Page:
Despite their name, rare diseases are not uncommon: An estimated 400 million people world- wide suffer from about 7,000 distinct rare conditions. Rare diseases are often debilitating and require expensive therapies, causing high financial and social burdens for patients, their fami- lies and the healthcare system.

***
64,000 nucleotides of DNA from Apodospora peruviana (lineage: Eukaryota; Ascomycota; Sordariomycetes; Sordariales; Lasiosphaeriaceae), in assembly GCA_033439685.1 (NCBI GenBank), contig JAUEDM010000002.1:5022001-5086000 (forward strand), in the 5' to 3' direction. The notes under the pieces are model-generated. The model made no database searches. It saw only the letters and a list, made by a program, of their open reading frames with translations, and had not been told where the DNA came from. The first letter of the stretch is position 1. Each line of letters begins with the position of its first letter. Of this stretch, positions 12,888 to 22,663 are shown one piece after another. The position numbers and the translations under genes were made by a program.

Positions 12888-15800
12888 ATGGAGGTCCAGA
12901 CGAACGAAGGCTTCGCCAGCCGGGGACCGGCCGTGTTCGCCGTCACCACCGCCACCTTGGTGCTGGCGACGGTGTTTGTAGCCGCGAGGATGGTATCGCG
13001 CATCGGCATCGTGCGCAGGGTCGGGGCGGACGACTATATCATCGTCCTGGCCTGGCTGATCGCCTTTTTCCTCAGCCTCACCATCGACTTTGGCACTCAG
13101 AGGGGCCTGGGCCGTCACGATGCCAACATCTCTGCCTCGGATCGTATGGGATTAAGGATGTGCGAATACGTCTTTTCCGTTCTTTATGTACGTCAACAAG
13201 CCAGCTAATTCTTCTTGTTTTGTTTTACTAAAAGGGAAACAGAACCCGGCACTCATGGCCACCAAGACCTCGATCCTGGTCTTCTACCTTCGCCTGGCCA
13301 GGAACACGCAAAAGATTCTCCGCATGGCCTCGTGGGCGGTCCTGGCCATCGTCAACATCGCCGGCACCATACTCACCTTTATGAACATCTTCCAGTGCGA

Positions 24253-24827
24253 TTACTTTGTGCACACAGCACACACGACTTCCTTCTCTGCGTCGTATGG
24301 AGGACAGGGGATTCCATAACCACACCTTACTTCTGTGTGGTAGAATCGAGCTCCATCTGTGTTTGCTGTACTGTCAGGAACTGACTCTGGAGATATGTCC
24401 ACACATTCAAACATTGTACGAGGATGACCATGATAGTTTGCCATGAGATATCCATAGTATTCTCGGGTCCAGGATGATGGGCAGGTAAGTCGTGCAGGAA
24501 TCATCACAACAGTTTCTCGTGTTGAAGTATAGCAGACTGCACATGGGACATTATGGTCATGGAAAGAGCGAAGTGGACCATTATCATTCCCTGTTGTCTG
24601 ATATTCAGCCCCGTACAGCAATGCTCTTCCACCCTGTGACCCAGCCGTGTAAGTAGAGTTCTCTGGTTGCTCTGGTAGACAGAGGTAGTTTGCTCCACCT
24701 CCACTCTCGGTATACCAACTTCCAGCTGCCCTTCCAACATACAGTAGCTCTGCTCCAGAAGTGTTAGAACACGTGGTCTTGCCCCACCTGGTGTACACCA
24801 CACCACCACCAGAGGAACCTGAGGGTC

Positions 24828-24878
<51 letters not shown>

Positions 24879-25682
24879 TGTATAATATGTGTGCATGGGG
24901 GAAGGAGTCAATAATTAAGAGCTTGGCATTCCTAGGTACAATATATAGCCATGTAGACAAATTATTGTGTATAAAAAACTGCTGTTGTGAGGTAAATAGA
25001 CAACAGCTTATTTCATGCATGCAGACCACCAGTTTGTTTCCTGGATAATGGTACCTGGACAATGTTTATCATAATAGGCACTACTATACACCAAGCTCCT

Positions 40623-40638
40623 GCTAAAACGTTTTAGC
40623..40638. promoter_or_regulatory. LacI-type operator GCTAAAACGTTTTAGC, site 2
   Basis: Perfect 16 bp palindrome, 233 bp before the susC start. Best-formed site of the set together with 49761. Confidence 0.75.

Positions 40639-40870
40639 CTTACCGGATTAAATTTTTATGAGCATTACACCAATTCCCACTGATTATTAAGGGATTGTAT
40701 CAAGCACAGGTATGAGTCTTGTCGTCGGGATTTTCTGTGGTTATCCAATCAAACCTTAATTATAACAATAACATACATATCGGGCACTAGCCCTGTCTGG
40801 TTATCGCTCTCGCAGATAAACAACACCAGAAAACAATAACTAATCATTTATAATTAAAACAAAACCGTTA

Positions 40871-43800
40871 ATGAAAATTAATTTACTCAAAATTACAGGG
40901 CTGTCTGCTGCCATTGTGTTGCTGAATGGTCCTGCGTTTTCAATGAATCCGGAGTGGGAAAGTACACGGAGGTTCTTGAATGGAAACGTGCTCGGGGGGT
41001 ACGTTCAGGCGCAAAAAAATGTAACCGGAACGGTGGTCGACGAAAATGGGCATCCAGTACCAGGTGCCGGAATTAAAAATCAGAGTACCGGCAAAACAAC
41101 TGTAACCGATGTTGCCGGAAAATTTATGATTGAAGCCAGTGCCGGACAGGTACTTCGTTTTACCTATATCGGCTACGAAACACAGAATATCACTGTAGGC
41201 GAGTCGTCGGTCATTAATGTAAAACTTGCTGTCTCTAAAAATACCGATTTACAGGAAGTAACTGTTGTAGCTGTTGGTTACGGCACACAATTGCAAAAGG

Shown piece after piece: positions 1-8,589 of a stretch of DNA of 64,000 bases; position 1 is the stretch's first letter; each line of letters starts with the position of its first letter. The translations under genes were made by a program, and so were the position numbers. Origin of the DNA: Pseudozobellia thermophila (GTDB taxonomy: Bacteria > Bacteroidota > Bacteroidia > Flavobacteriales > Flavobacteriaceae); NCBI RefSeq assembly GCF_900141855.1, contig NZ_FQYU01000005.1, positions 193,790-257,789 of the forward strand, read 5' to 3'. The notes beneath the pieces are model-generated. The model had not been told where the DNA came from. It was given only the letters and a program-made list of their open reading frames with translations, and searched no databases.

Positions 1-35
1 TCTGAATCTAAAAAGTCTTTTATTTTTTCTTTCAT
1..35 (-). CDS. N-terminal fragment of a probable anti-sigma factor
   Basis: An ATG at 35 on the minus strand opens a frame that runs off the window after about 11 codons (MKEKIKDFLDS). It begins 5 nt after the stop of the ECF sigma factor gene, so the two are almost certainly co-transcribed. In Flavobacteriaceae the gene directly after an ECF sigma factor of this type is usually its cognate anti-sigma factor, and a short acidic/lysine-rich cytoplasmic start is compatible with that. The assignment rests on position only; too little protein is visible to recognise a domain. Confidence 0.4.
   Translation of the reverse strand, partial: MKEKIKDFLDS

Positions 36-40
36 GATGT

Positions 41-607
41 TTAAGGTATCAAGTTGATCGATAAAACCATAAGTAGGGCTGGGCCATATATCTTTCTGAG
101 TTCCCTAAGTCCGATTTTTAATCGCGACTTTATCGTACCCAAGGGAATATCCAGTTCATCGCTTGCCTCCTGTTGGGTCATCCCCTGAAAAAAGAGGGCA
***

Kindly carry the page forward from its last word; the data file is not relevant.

Rare diseases have become an important target of healthcare activities which raises a range of ethical, social and political questions. For example, how should health care resources for rare diseases be allocated? Considering that rare diseases are often chronic and life-shortening, what does it mean for patients and their families to live with a rare condition? Since most rare diseases are genetic, should genome sequencing be applied to detect gene mutations that (might) lead to rare diseases? And how can research on rare diseases be conducted in an ethically responsible way, given the special vulnerability of patients, often children? The ITINERARE Ethics Conference brings together international scholars from medical ethics, philosophy, medicine and the social sciences to discuss these and further issues. It aims to promote ELSI research in the field of rare diseases, in order to advance discussions in society and to contribute to the development of healthcare policies.